Step one, read Saul Bellow’s lengthy masterpiece, The Adventures of Augie March. That is this fall’s selection for One Book, One Chicago, the 10th anniversary of the Chicago Public Library program. I read Augie March years ago, and was amazed to find that I remembered most vividly the sections set in Mexico, and recalled little of the numerous and intense Chicago scenes. That was before I moved to Chicago. Reading those scenes now brought one shock of recognition after another, in between my swooning over Bellow’s prose. I was reading with purpose, having been asked to moderate a discussion as part of the library’s fantastic series of One Book, One Chicago public events. The library invited two powerhouse YA writers, John Green and Benjamin Alire Sáenz , to talk with me about Augie March and their young adult characters and the entire endeavor of becoming who we are.
This necessitated more reading. I was not familiar with the work of Benjamin Alire Sáenz, and soon found myself deep in his powerful, disturbing, and beautiful novels for young adults (Sammy & Juliana in Hollywood, Last Night I Sang to the Monster), poetry, and short stories, all rooted in the borderland between the U.S. and Mexico. John Green used to work right outside my office, and I had read his first two books, but I needed to read Paper Towns and Will Grayson, Will Grayson.
It’s always a challenge to speak with two authors who, on the surface, appear to write such different books. And I wasn’t sure if either had had time to read or reread Augie March. John has been thrilling his fans by signing every single pre-ordered copy of his novel due out in January, The Fault in Our Stars, while Ben (who has a new novel due out in February, Aristotle and Dante Discover the Secrets of the Universe) has been busy writing, painting, teaching, and serving as chair of the creative writing department at the University of Texas El Paso. But as soon as we gathered in the green room at the magnificent Harold Washington Library Center in downtown Chicago (and the walls are truly green, and adorned with photographs of some of the many writers who have spoken there) I discovered that they had both read The Adventures of Augie March, and loved it. And they had read each other’s books! On stage, both were remarkably forthcoming, passionate, funny, compelling. And the rapt and enthusiastic audience was full of high school and college students. Many of whom know John Green’s work so well that when he said that his mentor was in the house, Booklist’s own Ilene Cooper, there was a great gasp, followed by applause. Every wannabe writer out there dreams of finding her or his own Ilene.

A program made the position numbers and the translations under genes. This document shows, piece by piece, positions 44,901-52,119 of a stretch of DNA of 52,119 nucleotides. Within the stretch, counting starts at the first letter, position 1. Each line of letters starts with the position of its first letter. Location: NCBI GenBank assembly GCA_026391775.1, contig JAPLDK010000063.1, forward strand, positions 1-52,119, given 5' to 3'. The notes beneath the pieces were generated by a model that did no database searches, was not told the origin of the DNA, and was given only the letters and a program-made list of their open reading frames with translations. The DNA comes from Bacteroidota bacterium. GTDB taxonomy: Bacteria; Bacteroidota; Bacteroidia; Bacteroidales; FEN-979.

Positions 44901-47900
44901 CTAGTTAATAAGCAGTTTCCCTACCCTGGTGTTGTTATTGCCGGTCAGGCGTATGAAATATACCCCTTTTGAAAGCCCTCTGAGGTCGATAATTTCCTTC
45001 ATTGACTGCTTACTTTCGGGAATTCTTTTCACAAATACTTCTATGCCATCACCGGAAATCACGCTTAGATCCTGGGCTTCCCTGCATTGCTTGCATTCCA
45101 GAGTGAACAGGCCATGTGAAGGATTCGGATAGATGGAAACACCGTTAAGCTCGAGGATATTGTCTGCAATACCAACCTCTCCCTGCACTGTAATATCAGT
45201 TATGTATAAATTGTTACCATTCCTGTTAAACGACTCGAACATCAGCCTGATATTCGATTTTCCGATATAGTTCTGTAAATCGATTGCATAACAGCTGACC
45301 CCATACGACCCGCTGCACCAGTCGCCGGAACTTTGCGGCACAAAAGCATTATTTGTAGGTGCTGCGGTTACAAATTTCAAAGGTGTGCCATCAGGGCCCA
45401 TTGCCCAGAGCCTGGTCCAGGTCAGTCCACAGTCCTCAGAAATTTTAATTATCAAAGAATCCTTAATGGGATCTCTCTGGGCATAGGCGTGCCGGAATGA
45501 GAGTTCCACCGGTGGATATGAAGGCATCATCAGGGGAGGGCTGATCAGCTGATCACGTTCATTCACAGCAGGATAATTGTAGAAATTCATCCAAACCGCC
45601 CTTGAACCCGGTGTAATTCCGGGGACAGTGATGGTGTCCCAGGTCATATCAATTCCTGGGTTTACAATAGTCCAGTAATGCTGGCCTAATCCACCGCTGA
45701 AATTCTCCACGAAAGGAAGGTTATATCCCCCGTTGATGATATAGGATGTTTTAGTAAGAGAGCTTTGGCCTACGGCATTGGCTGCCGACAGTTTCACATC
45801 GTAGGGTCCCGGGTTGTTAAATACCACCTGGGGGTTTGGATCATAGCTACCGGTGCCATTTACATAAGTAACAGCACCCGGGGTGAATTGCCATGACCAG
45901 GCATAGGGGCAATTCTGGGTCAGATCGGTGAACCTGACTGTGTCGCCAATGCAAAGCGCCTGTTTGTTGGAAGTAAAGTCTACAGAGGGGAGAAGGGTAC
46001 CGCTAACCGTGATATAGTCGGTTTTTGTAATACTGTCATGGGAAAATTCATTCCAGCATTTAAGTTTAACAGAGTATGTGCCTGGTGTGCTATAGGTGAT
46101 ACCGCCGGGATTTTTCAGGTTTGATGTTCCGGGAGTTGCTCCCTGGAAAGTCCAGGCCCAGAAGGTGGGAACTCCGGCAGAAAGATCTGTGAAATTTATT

I grow so frustrated with all grim statistics and negative prognostications about the future of literature and reading. Sitting on stage with two such caring, creative, zealous, and generous writers who are so attuned to and connected with young people, and seeing all those young, avid, thoughtful, caring readers affirmed the irrefutable fact that stories are intrinsically human and profoundly nurturing. Stories transcend all business and technological complications. We are not going to give up reading and writing. Language and stories are our air and water, gravity and light. Like Augie March, so many of us are “struck by the reading fever,. . . feeding on print and pages like a famished man.” Or on screens. Whatever. What matters are the characters and their feelings, mind-expanding metaphors and insights, the immersion, the illumination. Ben’s character Sammy, living in a New Mexico barrio, loves books so much his friends call him the Librarian. John Green’s character Colin says in An Abundance of Katherines, “books love you back.”
I can’t rave enough about Ben Sáenz and John Green and their work. Invite them to your library. Recommend their books. Your patrons will love you back.